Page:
Cherry Punch is welcome at any gathering. This recipe calls for cherry juice with a small bit of cane sugar and lemon, then spiced with cloves and cinnamon. It is simple and delicious.

Cherry Punch Prep Time: 10 min
Cook Time: 10 min
Ready In: 20 min

Servings: 11

Ingredients
1 can or bottle Cherry Juice blend (46 oz) (Make certain it is 100 real juice.)
2 tbsp Sugar
1 medium Lemon Peel or juice equal to
½ tsp Whole Cloves
1 medium Cinnamon Stick
1 medium Lemon, thinly sliced (for garnish)

Directions
Combine all ingredients in large saucepan. Simmer over low heat 10 minutes or until hot. Remove and discard lemon peel, cloves and cinnamon stick. Carefully pour into heat-proof punch bowl or cups. Garnish with lemon slice.

Tips & Notes
Daily consumption of fruits can promote good quality of life and well-being in people. Cherries are among the fruits and vegetables with high antioxidant values.
Sweet or sour, cherries are bursting with nutrition. These petite stone fruits can help improve your health, from a better night’s rest to a trimmer tummy to managing gout.
Tart cherries are one of nature’s few sources of melatonin, a hormone that lowers body temperature, making us sleepy. When study volunteers drank an ounce of tart cherry juice concentrate in the morning and again at night, they slept more soundly. Even better: sipping the tart concentrate may provide an alternative to a melatonin supplement.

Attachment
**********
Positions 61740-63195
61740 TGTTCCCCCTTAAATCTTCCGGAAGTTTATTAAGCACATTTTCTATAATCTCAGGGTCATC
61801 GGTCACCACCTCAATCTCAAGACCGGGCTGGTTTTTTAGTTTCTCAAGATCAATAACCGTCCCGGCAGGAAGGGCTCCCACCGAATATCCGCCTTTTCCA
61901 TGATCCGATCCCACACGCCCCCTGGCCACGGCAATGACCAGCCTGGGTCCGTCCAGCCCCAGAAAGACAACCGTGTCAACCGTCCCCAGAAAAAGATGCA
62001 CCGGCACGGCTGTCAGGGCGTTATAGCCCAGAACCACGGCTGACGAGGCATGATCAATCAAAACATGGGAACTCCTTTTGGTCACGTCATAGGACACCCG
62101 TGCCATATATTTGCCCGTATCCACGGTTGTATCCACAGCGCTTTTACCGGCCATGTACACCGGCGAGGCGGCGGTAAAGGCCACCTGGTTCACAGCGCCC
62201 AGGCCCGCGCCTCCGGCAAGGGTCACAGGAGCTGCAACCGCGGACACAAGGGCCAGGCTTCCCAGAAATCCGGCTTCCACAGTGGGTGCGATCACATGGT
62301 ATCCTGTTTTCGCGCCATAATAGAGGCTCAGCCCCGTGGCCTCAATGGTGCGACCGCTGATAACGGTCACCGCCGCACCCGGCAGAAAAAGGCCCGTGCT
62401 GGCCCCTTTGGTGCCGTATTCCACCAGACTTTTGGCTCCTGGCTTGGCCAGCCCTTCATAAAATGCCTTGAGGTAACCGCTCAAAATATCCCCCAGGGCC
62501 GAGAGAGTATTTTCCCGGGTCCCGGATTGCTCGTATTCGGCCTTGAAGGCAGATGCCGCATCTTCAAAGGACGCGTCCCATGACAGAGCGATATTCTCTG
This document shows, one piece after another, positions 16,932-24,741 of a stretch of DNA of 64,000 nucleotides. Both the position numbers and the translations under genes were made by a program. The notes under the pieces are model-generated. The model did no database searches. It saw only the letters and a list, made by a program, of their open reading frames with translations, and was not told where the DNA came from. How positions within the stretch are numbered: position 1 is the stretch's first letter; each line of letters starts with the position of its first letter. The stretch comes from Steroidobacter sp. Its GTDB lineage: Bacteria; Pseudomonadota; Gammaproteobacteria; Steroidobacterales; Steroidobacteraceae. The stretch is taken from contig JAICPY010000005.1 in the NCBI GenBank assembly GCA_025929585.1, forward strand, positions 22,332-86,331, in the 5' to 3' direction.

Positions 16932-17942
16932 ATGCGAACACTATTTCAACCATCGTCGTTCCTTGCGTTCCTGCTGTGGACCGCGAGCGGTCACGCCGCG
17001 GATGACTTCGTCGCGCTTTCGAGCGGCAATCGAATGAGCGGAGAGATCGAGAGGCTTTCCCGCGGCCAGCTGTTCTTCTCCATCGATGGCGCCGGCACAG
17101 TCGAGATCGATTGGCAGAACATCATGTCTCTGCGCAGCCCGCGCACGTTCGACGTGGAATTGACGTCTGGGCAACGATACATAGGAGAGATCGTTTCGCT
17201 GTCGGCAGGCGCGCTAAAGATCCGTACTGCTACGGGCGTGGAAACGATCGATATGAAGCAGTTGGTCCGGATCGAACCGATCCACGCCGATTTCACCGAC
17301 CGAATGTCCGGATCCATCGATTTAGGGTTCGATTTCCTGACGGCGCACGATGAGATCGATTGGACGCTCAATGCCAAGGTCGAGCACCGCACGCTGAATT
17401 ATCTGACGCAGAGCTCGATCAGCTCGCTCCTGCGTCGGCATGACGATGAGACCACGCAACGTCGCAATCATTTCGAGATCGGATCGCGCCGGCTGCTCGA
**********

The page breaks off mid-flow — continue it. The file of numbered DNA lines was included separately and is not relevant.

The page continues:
Sweet cherries are loaded with potassium, a natural blood-pressure reducer. Potassium balances fluids in our bodies, essentially offsetting the blood-pressure-raising effects of sodium. So it’s no wonder studies have found that people who eat more potassium-rich foods, like sweet cherries, tend to have less hypertension. One cup of these ruby gems packs roughly the same amount of potassium as a small banana.
The anthocyanins in tart cherries activate a molecule that helps rev up fat burning and decrease fat storage.
This form of arthritis is caused by too much uric acid in the blood, which causes swelling, inflammation and tenderness. A growing body of research reveals that cherries, sweet and tart, can help. A study showed that drinking eight ounces of tart cherry juice a day reduces uric acid.

Nutritional Information Per Serving
Calories: 71
Total Fat: 0g
Cholesterol: 0mg
Sodium: 5mg
Total Carbohydrates: 17g

Source: DiabetesCare.net

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Filed under: Recipes for Diabetics

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